There is no doubt that the production is splendid, or that the script is articulate, complex and compelling. Henderson and most particularly Cummings create scene after scene out of words and the air. Yet the argument still lies in the question: to what purpose? Audience members will have differing answers depending on which spin they take from the start. My contention, obviously, is that this is a quest story. Indeed, the singular note of regret in this work comes as the answers appear to be found. To say more is to lessen the moment’s impact, but the overall feel is “Now what?”

“The House in Scarsdale” was workshopped at several prestigious institutions, including the Center Theatre Group, while in the process of completion. The results are fascinating watching, even if the ending is, at best, a hanging one.

What: The House in Scarsdale: A Memoir for the Stage” When: through June 4, 8 p.m. Thursdays through Saturdays, 2 p.m. Sundays, with added $5 performance May 22 Where: The Theatre at Boston Court, 70 N. Mentor Ave. in Pasadena How Much: $39 general, $34 seniors, $20 students Info: (626) 683-6883 or http://www.bostoncourt.com

Music as Brotherhood: “Bars and Measures” at Boston Court

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There are several layers to Idris Goodwin’s play “Bars and Measures”, just opened at The Theatre at Boston Court as part of a “rolling premiere.” Several themes relating to identity, race, faith and cultural attributes float together in a kind of orchestrated wrangle between brothers over what truth is, what art is, what justice is, and what limits family loyalty might have. The play proves intense, and leaves one with a lot to chew over, but its spare direction by Weyni Mengesha lets all these topics shine with a specific clarity.

The tale centers on two brothers. One, a respected jazz artist and convert to Islam currently in jail awaiting trial, and the other a Juilliard graduate more comfortable with classical music, trying to learn his brother’s music both as a form of family bonding, and as a way to support what he believes to be his brother’s innocence.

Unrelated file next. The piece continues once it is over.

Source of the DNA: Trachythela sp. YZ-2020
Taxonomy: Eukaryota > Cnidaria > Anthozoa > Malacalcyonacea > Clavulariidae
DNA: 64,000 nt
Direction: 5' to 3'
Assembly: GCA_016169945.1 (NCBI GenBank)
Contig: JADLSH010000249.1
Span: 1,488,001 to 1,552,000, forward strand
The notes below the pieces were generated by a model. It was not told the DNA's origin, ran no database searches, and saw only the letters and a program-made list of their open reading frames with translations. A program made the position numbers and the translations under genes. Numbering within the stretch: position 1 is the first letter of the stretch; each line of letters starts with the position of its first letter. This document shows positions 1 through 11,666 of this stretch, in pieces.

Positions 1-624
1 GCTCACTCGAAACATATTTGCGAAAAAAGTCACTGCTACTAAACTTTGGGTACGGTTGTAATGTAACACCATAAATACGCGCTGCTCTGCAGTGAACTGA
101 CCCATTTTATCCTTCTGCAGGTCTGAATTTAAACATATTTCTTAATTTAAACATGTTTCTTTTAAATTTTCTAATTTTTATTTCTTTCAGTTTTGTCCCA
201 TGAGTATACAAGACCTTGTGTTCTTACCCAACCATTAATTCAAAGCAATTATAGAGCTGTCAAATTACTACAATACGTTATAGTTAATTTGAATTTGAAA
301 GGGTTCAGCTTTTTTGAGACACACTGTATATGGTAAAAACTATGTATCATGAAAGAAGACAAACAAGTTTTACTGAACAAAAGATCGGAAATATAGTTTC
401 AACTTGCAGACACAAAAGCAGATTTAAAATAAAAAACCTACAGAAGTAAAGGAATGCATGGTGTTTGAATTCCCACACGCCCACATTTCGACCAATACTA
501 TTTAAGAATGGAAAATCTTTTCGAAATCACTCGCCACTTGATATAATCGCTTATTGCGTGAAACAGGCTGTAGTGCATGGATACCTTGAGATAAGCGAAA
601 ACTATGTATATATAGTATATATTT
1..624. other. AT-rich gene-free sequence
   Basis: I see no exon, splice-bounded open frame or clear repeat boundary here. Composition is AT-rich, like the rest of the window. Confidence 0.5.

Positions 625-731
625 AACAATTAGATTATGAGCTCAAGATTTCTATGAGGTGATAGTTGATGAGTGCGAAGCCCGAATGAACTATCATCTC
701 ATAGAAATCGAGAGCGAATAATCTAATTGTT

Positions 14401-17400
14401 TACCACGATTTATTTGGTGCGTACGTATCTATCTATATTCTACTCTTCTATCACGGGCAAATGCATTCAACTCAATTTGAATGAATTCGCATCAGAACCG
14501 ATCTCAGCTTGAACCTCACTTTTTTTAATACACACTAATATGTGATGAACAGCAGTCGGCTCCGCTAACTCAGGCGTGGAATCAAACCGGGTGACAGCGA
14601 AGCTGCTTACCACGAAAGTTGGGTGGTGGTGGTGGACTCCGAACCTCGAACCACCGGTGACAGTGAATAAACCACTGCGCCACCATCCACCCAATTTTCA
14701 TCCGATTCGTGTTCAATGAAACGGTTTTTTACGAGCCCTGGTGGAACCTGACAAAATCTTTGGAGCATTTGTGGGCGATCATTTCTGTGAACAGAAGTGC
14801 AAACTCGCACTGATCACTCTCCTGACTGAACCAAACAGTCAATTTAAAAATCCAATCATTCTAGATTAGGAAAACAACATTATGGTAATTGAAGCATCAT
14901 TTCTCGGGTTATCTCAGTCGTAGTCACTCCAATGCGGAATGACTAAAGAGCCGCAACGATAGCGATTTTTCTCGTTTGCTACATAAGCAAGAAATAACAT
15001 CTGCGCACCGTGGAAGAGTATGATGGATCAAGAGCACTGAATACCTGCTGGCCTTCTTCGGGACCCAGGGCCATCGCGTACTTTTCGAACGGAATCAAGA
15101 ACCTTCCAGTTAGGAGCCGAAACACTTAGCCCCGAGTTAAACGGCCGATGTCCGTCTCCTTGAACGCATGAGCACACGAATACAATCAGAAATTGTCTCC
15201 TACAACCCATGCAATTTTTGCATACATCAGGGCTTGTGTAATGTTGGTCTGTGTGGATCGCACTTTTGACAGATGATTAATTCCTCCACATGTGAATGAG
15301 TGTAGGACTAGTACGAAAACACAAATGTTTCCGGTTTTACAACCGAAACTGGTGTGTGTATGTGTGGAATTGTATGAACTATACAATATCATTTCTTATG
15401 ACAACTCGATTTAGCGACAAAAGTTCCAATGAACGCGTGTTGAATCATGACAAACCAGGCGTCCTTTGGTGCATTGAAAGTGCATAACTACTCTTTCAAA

One is learning the struggles, indignities, and hardenings of incarceration. One is stretching out of a comfort zone and internalized prejudices to attempt understanding the world through his brother’s lens. Both, being African-American, face internal debates about where and with whom they fit.

Matt Orduna gives Bilal, the brother in prison, a kind of elemental dignity which carries him through the torments and prejudices of imprisonment and gives gravitas to the character’s composing life. Donathan Walters finds an interestingly middle stance in Eric, as a conventional guy trying to balance a satisfyingly conventional life with the edginess of both his brother and the jazz music he is learning to both appreciate and perform.

As both the FBI agent who set Bilal up, and a series of correctional officers, Brian Abraham vibrates with a strength and confidence which make him dominatingly convincing. Zehra Fazal creates, in the opera singer Eric shares his musical world with, yet another balance – this time of honoring cultural traditions yet embracing the wider modern world.

Still, the focus is on the two brothers and the gut-level expression of the jazz which both works to unite them, and to explain their elemental differences. In this – the scatting which becomes its own communication – Orduna and Walters excel. It becomes one of the elements which deepens the storyline far beyond the actual plot. Indeed, the play’s layered nature, and what it has to say about manipulation, prejudice and trust must be unpacked over time.